SOURCE: Destination Riyadh
Time: December 1, 2015
They say that the only constant thing in the world is change, whether that change is for the better, all depends on the choices we make.
Born and raised in Riyadh, Lujain Al Ubaid is one such Saudi whose choice was to be a vessel of change in the area of social development.
As early as her days in Najdi High School, Al Ubaid was positively influenced by memories of her mother bringing her along for charity missions. During one of these trips, she had a chance encounter with an elderly named Bushra, whose warm smile and dream of building a mosque lit up her passion to make a difference. At only 16 years old, Al Ubaid led her class in raising funds for a mosque in memory of Bushra—in fact, at the end of her high school, they managed to build two.
What began as a decision to help one person achieve their dream turned into a vocation for Al Ubaid. A decade later, she is now the CEO of Tasamy for Social Entrepreneurship, a non profit organization dedicated to establishing an ecosystem and a safe haven for social entrepreneurs in the region.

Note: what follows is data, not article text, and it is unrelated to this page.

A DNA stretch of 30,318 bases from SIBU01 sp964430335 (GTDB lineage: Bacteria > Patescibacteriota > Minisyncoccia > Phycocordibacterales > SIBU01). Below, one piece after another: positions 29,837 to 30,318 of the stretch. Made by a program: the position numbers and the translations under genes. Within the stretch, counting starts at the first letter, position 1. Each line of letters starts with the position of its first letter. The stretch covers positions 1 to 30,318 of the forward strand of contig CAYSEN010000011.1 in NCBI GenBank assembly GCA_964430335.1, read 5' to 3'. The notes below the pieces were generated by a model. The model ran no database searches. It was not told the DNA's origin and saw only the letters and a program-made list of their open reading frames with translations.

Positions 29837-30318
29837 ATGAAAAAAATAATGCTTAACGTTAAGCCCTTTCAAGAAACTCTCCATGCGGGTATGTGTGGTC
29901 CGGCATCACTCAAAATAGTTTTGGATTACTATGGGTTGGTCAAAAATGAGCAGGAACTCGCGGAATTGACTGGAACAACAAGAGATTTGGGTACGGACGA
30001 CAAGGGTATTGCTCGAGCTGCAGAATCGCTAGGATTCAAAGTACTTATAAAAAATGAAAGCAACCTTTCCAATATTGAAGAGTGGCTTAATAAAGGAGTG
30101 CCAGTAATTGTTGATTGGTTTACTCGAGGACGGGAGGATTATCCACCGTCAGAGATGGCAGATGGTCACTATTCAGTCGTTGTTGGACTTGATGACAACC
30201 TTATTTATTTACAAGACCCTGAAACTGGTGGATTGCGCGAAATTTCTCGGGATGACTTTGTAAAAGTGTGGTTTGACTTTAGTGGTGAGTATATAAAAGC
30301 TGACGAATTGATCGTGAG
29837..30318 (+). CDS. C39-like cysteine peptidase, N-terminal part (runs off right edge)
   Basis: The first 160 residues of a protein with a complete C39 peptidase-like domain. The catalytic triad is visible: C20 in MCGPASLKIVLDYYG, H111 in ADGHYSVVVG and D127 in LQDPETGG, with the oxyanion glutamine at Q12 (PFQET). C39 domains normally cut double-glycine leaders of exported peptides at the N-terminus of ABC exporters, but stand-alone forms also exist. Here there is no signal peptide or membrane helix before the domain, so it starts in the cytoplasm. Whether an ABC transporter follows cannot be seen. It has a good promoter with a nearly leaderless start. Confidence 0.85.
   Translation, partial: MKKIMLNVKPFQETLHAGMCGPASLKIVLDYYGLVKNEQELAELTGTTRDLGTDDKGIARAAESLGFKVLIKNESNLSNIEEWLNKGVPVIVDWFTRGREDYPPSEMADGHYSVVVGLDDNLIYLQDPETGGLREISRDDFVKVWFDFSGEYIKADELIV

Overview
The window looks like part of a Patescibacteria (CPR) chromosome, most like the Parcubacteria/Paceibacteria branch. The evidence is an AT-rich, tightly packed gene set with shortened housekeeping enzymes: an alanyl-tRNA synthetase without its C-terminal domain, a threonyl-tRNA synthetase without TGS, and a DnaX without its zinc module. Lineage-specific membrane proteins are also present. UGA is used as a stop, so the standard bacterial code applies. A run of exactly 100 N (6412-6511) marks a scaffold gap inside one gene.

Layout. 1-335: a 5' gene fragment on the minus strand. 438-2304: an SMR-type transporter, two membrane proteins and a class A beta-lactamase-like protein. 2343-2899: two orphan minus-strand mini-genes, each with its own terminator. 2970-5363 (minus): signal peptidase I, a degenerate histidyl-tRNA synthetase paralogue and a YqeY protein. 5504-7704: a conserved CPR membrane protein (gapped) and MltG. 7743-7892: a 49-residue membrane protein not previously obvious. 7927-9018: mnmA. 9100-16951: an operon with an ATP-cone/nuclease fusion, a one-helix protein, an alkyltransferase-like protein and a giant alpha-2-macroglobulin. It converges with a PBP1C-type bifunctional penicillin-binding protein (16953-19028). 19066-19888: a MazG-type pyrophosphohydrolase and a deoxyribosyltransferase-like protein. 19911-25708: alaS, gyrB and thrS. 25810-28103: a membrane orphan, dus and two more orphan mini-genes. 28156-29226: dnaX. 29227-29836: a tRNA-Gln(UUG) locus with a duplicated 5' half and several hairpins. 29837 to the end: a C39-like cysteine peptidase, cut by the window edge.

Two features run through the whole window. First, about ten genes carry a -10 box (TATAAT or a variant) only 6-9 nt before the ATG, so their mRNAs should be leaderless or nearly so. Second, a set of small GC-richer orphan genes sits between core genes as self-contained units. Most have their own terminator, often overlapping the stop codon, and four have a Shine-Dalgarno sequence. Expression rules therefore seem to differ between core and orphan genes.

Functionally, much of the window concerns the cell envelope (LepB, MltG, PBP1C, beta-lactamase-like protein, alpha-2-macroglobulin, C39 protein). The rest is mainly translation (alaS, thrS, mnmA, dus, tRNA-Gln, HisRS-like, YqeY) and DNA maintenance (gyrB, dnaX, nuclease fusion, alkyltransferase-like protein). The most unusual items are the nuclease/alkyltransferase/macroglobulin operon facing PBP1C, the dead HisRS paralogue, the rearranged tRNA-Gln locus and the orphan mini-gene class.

Her hard work has not gone unnoticed. She had previously been honored by King Salman for the various volunteering activities she led during her tenure at AlGhad forum, an esteemed national youth development focused organization, in which she was a founding member of the strategic planning team. She was also an associate for SADIG, a group working on creating new industrial ventures and added value in turnaround services, innovation, and sustainability consultancy.
Al Ubaid, an Al Yamama University alumnus with a degree in business administration, concentrating in finance, diversified her knowledge by participating in the Harvard Business School Women Executive Leadership Program, as well as Columbia Business School’s Executive Education Program for Non-Profit Organizations.
The busy body Al Ubaid is about to take on a new challenge in her journey. She has been selected as one of the of Acumen global fellows and will be heading to India where she will spend most of 2016, working for an education institution that helps community members gain the skills they need for the job market.
1- What got you interested in social entrepreneurship?